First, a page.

Every week hundreds of people voluntarily go into prison because they want to make a difference with offenders.
National Volunteer Week (21-27 June) celebrates the invaluable knowledge, skill and time contribution made by volunteers around New Zealand.
Corrections is marking National Volunteer Week by highlighting the contribution of 10 of our many volunteers. Volunteers support Corrections’ goal of reducing re-offending by helping offenders meet their rehabilitative needs and transition back into society.
“Prison volunteers come in to prison because they want to make a difference,” says Barbara Jennings, National Advisor Volunteers. “They represent a cross section of society and do a range of activities. It’s our job to make them feel welcome and also to understand the realities of the prison environment.”
An important part of this is increasing literacy and numeracy levels of prisoners so they can take part in employment training and gain qualifications.
Three literacy tutors are among 10 volunteers working in prisons who are being acknowledged by Corrections for National Volunteer Week.
Caroline Keddie is a former teacher aide of speech, reading and writing. She has volunteered at Spring Hill Corrections Facility for the last two years. She teaches literacy to prisoners one-on-one, which works well for prisoners who aren’t ready to learn in a classroom environment.
“I’ve always wanted to help people and I do believe in people being given a second chance in life,” says Caroline. “Some of the people [in prison] have never been given a first chance, let alone a second one.
Volunteering at the prison is “one of the most rewarding jobs,” she says. “The reward is in the job we do, the results we see. It makes it all worthwhile to see them [prisoners] improve and want to get on with their lives.”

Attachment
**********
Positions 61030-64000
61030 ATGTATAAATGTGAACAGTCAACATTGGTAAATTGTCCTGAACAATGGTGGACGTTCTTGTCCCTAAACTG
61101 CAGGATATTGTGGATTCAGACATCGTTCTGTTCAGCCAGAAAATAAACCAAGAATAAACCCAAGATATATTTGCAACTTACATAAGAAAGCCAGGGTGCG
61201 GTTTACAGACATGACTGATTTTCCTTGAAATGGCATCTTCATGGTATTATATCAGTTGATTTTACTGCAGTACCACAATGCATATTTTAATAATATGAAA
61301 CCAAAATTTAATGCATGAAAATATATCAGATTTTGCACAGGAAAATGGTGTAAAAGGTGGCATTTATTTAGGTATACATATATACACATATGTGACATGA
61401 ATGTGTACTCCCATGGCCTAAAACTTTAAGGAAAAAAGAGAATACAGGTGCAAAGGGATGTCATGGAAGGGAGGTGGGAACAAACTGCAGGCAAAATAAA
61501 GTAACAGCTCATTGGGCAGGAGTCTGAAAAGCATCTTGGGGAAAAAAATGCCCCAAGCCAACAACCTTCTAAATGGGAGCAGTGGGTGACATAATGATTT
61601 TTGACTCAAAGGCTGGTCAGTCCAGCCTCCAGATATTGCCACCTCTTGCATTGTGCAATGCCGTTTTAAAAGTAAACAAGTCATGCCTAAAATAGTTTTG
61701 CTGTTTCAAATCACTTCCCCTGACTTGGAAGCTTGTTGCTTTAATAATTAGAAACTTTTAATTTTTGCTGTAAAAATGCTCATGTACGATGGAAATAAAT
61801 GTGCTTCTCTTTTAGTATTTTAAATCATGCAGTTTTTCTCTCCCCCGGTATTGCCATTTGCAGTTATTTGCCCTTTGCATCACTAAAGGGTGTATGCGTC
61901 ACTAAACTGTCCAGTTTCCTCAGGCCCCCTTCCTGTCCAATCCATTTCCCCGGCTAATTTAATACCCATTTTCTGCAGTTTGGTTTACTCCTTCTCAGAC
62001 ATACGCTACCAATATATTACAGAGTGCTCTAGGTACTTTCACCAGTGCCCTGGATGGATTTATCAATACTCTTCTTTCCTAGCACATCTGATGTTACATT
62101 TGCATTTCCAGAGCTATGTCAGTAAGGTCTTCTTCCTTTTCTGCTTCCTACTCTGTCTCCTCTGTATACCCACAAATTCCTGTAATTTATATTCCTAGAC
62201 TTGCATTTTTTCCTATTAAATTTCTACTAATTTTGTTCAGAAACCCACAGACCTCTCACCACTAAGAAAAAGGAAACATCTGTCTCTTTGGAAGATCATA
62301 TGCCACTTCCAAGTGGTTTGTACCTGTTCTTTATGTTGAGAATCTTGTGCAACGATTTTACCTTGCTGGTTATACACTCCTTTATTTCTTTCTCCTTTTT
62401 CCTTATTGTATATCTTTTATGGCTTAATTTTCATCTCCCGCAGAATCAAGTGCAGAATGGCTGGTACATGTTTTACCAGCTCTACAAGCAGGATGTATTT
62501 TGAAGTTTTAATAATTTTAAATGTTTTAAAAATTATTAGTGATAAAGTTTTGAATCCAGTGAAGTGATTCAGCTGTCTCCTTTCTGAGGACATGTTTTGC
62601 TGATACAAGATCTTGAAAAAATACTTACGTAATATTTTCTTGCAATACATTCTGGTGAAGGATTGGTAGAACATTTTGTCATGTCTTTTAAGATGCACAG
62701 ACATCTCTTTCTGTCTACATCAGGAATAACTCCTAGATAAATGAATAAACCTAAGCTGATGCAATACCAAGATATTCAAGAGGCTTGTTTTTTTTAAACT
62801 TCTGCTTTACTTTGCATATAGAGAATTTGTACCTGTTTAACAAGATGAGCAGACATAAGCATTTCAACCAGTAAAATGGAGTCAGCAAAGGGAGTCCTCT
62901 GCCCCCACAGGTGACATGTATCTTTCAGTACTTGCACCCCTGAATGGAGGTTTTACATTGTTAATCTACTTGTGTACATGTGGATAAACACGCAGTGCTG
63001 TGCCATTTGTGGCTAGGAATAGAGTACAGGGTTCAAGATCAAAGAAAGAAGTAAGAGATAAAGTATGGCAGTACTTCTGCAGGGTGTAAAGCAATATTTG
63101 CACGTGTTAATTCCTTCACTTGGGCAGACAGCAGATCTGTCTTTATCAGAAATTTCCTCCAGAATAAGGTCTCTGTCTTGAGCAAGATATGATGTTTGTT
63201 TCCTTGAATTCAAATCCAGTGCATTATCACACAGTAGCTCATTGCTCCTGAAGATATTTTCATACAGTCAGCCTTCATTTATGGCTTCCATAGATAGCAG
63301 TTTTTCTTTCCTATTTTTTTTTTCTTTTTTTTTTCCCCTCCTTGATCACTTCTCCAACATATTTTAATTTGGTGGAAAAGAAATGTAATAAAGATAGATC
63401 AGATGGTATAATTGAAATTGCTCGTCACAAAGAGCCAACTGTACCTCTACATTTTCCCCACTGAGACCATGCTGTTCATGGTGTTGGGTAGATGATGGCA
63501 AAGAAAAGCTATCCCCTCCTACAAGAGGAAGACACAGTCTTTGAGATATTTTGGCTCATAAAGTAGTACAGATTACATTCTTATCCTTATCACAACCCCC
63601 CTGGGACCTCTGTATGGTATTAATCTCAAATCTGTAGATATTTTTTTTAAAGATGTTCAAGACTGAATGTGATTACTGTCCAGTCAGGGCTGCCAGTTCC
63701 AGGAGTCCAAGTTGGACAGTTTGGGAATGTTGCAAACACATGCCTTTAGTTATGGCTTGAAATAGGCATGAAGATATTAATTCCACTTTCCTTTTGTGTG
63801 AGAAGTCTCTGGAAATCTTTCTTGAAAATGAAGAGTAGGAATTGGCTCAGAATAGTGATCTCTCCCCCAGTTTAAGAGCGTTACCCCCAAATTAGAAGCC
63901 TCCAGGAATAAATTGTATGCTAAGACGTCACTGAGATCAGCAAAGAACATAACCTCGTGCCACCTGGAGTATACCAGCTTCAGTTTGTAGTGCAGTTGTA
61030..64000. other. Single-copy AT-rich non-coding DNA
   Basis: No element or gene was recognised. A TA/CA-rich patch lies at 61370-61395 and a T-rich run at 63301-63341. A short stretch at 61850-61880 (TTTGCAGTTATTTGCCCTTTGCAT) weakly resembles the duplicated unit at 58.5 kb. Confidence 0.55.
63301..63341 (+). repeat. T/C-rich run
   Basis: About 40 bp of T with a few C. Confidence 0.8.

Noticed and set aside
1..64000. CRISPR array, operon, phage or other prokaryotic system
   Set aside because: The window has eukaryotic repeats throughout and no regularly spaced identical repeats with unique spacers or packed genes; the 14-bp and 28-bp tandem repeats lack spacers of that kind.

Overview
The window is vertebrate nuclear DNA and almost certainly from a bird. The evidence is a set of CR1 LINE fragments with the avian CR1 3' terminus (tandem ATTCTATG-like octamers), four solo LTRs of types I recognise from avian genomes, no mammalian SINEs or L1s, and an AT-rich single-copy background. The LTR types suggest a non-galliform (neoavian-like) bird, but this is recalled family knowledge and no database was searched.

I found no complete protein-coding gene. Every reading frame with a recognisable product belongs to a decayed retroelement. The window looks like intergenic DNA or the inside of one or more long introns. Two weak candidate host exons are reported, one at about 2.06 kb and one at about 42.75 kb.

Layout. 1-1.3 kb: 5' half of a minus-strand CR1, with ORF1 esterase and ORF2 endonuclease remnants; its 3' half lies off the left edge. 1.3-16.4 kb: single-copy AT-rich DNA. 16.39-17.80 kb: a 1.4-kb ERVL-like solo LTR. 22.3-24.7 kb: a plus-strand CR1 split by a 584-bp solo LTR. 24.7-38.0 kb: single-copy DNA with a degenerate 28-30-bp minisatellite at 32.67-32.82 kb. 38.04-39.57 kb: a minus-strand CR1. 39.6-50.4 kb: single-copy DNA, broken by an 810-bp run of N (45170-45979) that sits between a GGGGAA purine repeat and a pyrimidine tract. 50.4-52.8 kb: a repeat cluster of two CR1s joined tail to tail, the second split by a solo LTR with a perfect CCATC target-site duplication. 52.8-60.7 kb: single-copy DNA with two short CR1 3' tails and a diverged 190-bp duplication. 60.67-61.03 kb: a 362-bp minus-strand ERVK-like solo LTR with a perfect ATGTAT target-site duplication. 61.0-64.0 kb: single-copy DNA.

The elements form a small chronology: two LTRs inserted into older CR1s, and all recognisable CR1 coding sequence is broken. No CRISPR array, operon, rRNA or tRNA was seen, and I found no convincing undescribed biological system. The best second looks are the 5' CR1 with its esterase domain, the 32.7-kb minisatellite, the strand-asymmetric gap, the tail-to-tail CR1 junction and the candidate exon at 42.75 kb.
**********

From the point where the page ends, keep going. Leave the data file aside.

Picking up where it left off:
Another literacy tutor, Di Whiteacre, works with some of Corrections’ most challenging prisoners, including maximum security prisoners at Auckland Prison. Di works with four prisoners at a time, one on one, and some of her sessions are held through a grill due to the prisoners’ security classifications.
Tutor Margaret Morgan volunteers at Rimutaka Prison and has helped prisoners gain NCEA maths qualifications. She helped one prisoner write an illustrated story for children.
Another volunteer, David Slack, works for Gamblers Anonymous at Spring Hill Corrections Facility. Drawing on his own experience, David gives the prisoners hope that they can overcome their gambling addictions.
“Most people have no self worth when involved in gambling,” says David. “I’ve seen amazing changes in the men from when they first started. Volunteering is very fulfilling. It’s exciting to see changes in people’s lives. It’s incredibly rewarding to be able to give hope to people who have no hope.”
Patrick Nutira, Daphne O’Connell and Margaret Jones are three Kaumatua who have volunteered at Christchurch Men’s Prison’s Matapuna Special Treatment Unit for many years. The trio have been tireless in their dedication to supporting the kaupapa of Matapuna. Their involvement ensures that the unit works within a Te Ao Maori framework.
Maryanne Villa, Karen Quin and Norah Bacon volunteer for PARS Palmerston North and run a knitting group for up to 10 men at Manawatu Prison. They recently helped the prisoners make 150 poppies for the National Army Museum’s poppy appeal.